DANBURY, Conn. -- These Danbury grads have faced many obstacles along the way, but their experiences at the Alternative Center for Excellence was not one of them.
Many of the 23 students who got their diplomas Tuesday said they found the school to be a nurturing place where they found guidance and acceptance.
One of those, Aaron Ortiz, said he found coming to ACE to be challenging because he was shy. After failing to show up on the first day, he got a knock on his door from teacher Glenda Armstrong.
Ortiz admitted that he didn’t like her back then, but they later formed a bond due to her constant support.
“You are family,” he told Armstrong in front of a crowd of 300 parents, families and friends.
Graduate Ky’Jana Grant said life circumstances made school an uphill battle, but that she felt special at ACE on her very first day.
“Every teacher makes you feel like you are making progress with your life,” Grant said at the ceremony at Western Connecticut State University.
Danbury schools Superintendent Sal Pascarella said it was clear that the students and school staff have become a family.
Graduates were also looking forward to the opportunities ahead.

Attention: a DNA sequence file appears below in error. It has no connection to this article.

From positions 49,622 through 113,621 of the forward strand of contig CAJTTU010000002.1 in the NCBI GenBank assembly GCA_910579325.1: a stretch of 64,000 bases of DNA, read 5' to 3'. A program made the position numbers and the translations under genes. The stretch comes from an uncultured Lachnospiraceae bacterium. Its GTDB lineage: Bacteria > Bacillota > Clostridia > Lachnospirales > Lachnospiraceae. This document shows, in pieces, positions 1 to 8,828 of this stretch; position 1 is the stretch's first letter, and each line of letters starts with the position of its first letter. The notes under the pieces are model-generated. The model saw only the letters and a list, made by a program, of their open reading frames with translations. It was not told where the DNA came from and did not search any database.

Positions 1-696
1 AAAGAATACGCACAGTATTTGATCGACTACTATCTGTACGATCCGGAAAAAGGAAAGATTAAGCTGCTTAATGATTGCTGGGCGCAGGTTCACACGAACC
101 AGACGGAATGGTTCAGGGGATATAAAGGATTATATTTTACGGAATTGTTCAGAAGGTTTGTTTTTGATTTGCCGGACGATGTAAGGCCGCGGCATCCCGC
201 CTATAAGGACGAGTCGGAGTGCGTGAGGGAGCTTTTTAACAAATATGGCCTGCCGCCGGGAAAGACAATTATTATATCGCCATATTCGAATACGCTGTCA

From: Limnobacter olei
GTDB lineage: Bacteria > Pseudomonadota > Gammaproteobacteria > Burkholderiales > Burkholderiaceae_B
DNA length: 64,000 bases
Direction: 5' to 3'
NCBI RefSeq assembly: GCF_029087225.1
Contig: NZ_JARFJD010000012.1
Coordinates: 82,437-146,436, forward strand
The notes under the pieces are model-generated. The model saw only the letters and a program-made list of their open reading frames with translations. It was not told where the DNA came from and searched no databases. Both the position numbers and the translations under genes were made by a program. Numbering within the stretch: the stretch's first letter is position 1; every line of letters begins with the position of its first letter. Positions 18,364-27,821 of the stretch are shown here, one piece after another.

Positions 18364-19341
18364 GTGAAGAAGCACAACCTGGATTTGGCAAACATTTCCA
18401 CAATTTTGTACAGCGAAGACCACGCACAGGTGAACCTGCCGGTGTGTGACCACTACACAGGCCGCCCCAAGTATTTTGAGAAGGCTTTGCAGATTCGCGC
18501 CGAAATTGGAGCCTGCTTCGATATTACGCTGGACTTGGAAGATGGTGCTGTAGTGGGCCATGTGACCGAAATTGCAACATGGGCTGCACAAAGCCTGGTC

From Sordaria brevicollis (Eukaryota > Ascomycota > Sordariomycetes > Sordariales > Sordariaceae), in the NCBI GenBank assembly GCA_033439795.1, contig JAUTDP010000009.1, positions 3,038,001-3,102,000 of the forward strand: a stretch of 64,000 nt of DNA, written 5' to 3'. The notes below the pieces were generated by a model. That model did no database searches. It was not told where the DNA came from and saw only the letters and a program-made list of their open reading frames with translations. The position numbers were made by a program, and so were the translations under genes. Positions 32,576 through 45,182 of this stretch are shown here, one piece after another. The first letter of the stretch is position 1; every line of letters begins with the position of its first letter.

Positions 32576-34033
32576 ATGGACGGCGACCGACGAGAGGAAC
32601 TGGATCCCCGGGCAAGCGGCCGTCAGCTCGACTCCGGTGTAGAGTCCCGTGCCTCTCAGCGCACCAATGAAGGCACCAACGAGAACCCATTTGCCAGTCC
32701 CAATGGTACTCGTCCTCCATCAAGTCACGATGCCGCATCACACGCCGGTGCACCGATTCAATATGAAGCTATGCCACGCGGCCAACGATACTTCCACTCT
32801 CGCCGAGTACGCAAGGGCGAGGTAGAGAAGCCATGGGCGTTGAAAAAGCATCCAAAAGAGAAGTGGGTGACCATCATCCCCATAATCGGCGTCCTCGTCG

“This school has given me an opportunity to take advantage of the resources and to pay it back as well,” said Shanisha Watson-Danzy, who received an award for leadership.
Jazmin Valverde thanked teacher John Webbe for encouraging her to fight for what she wants.
Valverde, who became a certified nurse's aide and made honor roll, received the ACE of Spades award for her hard work.
Jeffry Lapaix said he had thought that coming to the school was an easy way out, but he was wrong.
“Patience is the key of success,” he said. “They told me to wake up in life -- and I finally did.”
“By being here tonight you are saying ‘I can do anything,’” Danbury Mayor Mark Boughton told grads. “There are no more obstacles, no more barriers. You have proven you can do anything.”
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